Who is hurt by these Laws?

There is increasing evidence that the levels of abuse perpetrated against the poor have escalated:

  • Street children in Uganda face a range of abuses at the hand of police under the guise of enforcing vagrancy laws (Human Rights Watch report – 2014)
  • Police shootings account for the bulk of injuries inflicted on hawkers and small-scale business operators in Nairobi, Kenya. (Independent Medical Legal Unit report – 2014)
  • Street vendors in Angola suffered abuse at the hand of police (Human Rights Watch report – 2013)
  • Ill-conceived crime prevention efforts resulted in summary killings of unarmed men and boys in the Democratic Republic of Congo. (UN and Human Rights Watch reports – 2014)

Poor people are arrested and sometimes imprisoned for trying to make a living. Outdated and unfair laws criminalising offences like touting, failure to pay civil debts or to observe street vendor requirements, as well as the enforcement thereof, affect poor people disproportionately.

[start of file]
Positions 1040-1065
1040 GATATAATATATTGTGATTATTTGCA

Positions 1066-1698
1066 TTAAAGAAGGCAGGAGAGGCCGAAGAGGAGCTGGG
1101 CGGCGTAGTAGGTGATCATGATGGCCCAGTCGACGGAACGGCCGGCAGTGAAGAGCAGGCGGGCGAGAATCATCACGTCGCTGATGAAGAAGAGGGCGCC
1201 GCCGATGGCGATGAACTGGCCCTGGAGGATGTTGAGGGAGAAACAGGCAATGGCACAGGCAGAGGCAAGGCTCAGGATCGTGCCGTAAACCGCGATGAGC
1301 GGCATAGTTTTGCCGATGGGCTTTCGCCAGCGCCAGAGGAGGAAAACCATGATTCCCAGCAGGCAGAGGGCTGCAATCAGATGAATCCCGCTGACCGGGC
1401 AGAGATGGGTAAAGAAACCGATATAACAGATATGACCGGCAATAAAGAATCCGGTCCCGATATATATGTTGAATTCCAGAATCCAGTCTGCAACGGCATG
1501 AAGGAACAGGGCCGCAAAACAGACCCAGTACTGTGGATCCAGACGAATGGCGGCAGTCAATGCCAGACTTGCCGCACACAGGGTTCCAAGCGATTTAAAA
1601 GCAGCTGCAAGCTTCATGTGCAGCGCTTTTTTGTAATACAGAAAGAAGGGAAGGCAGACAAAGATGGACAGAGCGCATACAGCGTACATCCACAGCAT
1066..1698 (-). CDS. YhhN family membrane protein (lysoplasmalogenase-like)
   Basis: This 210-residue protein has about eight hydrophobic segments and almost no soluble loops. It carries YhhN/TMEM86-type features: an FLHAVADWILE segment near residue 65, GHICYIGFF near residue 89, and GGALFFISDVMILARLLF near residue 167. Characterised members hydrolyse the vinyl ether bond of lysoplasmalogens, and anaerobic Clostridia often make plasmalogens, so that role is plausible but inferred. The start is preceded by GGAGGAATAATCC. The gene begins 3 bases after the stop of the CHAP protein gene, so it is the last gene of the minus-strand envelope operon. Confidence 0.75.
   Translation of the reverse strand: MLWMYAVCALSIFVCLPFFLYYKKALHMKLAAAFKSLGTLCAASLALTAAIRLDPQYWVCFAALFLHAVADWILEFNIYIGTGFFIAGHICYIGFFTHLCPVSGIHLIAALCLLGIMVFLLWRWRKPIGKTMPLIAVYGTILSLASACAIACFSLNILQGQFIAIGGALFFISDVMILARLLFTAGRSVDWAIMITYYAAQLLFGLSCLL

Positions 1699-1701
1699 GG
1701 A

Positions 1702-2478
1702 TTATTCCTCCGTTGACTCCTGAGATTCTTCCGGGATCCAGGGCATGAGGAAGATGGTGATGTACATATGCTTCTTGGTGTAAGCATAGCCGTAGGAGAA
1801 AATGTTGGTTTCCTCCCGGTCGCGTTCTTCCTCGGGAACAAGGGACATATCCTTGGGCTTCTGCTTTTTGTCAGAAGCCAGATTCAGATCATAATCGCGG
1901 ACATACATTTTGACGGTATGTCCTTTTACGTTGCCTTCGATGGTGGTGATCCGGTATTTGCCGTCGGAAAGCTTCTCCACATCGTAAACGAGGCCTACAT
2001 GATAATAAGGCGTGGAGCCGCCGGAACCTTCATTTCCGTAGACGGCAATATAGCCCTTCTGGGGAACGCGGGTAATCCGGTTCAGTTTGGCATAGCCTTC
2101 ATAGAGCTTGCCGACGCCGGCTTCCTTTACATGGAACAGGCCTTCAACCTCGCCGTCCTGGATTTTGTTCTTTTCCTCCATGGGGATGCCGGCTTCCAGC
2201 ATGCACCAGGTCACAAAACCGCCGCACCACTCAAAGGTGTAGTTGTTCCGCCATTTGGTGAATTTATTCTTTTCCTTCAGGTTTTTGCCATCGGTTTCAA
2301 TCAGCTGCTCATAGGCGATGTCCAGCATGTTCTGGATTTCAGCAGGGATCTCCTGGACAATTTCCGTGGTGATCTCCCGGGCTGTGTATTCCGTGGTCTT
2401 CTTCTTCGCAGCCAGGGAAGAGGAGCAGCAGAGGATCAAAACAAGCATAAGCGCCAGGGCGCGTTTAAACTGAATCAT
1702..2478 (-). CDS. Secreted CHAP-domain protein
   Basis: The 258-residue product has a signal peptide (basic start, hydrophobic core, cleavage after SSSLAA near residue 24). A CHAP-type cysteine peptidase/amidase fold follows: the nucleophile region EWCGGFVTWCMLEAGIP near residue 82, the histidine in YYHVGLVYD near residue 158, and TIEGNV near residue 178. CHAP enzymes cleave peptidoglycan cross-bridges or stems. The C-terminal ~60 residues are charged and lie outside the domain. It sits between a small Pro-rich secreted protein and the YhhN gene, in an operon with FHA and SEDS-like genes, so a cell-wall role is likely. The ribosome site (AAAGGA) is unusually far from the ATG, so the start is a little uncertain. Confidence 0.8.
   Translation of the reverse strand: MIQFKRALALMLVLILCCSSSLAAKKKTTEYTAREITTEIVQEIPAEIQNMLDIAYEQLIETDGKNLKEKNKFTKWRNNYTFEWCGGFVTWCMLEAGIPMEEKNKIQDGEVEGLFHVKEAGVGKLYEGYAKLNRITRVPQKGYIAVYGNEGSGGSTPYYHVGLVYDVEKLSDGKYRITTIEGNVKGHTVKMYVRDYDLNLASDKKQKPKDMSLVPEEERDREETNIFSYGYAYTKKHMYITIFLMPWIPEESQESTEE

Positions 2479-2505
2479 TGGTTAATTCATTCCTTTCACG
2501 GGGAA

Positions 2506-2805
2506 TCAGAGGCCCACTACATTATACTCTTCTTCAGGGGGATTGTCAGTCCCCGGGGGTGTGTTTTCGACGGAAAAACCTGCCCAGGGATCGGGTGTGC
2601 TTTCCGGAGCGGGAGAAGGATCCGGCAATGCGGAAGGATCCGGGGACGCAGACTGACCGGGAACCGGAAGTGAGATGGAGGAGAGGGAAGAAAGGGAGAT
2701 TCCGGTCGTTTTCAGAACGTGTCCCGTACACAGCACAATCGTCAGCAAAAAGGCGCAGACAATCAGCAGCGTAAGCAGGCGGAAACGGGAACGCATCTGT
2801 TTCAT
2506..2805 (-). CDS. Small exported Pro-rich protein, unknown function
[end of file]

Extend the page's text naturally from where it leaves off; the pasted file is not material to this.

Arresting and detaining people – in police cells and in prison while awaiting trial – for offences that do
not pose a serious risk to public safety, interferes with their rights and is contrary to the provisions of
the International Covenant on Social, Cultural and Economic Rights (ICESCR).

According to the ICESCR, states don’t have to ensure, but should ‘respect’, ‘protect’ and ‘promote’ people’s socio-economic rights to employment, social security, and the like. The duty to ‘respect’ entails an obligation not to interfere with the resources of individuals, their freedom to find a job, nor their freedom to use their resources to satisfy needs. The African Charter also affords the right to work, the best attainable state of physical and mental health and education.